A SriLankan Airlines flight operating from Colombo to London Heathrow on the 15th of September 2016 was forced to divert to London Gatwick due to insufficient fuel on board.
The scheduled SriLankan Airlines flight piloted by Capt. P. Manathunga was sent into a holding pattern by the Air Traffic Control tower prior to its arrival into London Heathrow.
Sensing insufficient fuel after completing a few minutes in a holding pattern, Capt. Manathunga was then forced to divert to London Gatwick instead.
It is reported that the Airbus A330 – 300 aircraft utilized to operate this flight with registration 4R ALR, though being delivered brand new last year has been experiencing a fuel hiding recurring problem. The faulty glitch is where approximately two tons of fuel mysteriously goes missing in flight.
However in order to minimize the delay into London Heathrow and to escape any surcharge for departing at night, Capt. Manathunga extended the flight duty periods of both the Pilots and Flight Attendants using “Commander’s Discretion”.
The flight finally departed for London Heathrow almost two hours later after the aircraft was refueled at Gatwick.
Meanwhile a pilot of another airline traveling as a passenger said “This is absurd. Any flight operator should carry the fuel required for the trip and to his destination alternate, plus 3o minutes of holding fuel at destination or destination alternate plus contingency fuel of 3 % to 5% of the total fuel carried which are all specified in the Flight Operations Manual and approved by the operator’s Civil Aviation Authority. This is the norm. Had the procedures been followed to the letter, this situation would not have arisen. The Question is, did the captain carry less fuel to accommodate more payload ? or was there a discrepancy in the actual baggage weights which contributed towards incorrect fuel planning by the flight dispatchers? or was there a miscalculation in the “Performance Factor” of the aircraft which resulted in giving a lesser fuel burn for the trip on paper during planning? the passengering pilot asked.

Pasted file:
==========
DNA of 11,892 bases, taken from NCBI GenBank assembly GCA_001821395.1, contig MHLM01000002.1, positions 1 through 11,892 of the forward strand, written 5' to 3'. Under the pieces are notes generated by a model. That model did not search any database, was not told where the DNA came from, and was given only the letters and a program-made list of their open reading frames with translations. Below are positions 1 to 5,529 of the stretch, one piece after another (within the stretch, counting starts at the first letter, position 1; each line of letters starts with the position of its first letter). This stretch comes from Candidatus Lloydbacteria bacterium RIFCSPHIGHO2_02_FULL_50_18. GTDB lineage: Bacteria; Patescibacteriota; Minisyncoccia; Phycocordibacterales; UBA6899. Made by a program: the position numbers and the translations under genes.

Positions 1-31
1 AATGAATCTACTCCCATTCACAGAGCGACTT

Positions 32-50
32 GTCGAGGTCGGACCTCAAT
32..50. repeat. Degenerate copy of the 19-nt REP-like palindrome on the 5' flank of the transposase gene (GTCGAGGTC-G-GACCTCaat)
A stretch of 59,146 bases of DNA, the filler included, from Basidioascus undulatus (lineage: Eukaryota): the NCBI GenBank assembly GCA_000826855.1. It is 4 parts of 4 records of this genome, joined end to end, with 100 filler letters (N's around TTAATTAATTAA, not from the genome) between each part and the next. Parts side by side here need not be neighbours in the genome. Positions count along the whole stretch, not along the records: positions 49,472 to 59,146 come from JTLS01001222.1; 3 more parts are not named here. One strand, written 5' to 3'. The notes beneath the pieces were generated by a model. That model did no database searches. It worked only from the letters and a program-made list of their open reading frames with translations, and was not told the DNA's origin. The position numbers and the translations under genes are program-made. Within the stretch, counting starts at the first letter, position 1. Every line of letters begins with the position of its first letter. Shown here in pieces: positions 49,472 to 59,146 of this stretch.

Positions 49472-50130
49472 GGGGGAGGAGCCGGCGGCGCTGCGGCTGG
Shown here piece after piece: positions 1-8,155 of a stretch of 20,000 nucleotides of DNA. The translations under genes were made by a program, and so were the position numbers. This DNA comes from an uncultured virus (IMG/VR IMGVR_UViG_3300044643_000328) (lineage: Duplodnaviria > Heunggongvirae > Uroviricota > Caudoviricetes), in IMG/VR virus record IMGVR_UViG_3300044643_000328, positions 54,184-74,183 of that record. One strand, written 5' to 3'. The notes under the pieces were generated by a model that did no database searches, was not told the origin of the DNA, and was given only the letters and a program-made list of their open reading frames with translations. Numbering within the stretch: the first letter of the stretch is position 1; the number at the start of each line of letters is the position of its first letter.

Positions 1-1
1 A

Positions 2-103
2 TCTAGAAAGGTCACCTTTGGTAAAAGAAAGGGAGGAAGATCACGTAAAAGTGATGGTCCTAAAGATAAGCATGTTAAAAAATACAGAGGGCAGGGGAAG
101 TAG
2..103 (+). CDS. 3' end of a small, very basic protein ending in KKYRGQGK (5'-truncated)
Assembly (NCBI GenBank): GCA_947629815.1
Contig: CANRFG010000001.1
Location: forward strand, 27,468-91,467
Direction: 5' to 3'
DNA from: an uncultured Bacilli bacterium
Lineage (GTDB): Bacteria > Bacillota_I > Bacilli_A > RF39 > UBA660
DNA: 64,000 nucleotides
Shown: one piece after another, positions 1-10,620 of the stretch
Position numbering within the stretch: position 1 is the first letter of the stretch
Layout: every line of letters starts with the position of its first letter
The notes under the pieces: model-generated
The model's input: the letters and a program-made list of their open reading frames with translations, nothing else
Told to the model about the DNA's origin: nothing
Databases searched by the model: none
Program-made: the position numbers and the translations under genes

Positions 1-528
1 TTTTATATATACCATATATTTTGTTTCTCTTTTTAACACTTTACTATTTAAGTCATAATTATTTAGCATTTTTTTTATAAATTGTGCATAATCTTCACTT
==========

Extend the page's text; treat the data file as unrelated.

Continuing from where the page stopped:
Coincidentally the Pilots Guilds President Capt. Renuke Senanayake who flew the same aircraft the very next day to Frankfurt decided to carry an extra ton of fuel knowing fully well of the incident that took place the previous day over London.
Meanwhile certain members of the ALPGSL who felt let down by Capt. Manathunga’s decision to extend the flight duty period complained that he had not adhered to the collective decision that was taken by his fellow member pilots at their recently concluded Emergency Meeting. This is where over 60 pilot members of the ALPGSL collectively agreed to only fly their ‘published roster’, not fly on off days and not extend flight duty periods in protest of their member and Senior Capt. Sujith Jayasekara being suspended by the airline for his alleged refusal to be breathalyzed prior to operating a flight recently.
Sources confirmed that Capt. Manathunga had contacted his ALPGSL President Capt. Renuke Senanayake from London Gatwick after he had diverted seeking advice on his next course of action. The Guild President had then instructed Capt. Manathunga to extend the flight duty period and proceed to London Heathrow.
A member of the Pilots Guild speaking on condition of anonymity said ” Capt.Renuke Senanayake is due to step down as the President of the Pilots Guild on the 23rd of September 2016. Obviously he had decided on his own to make this decision and save face with the management, as he will now be a normal pilot on the line. It is also a known fact that Capt.Senanayake and the Head of Flight Operations Capt.Rajind Ranatunga are very close friends both as professionals and also on a personal capacity. Perhaps Capt. Senanayake did not want to rock the boat for his pal Capt. Ranatunga just prior to his departure as the Guild President. Maybe this was a parting gift from the Guild President instead. There are wheels within wheels normally in these situations. What’s to be done? “. ( Janaka Ranaweera )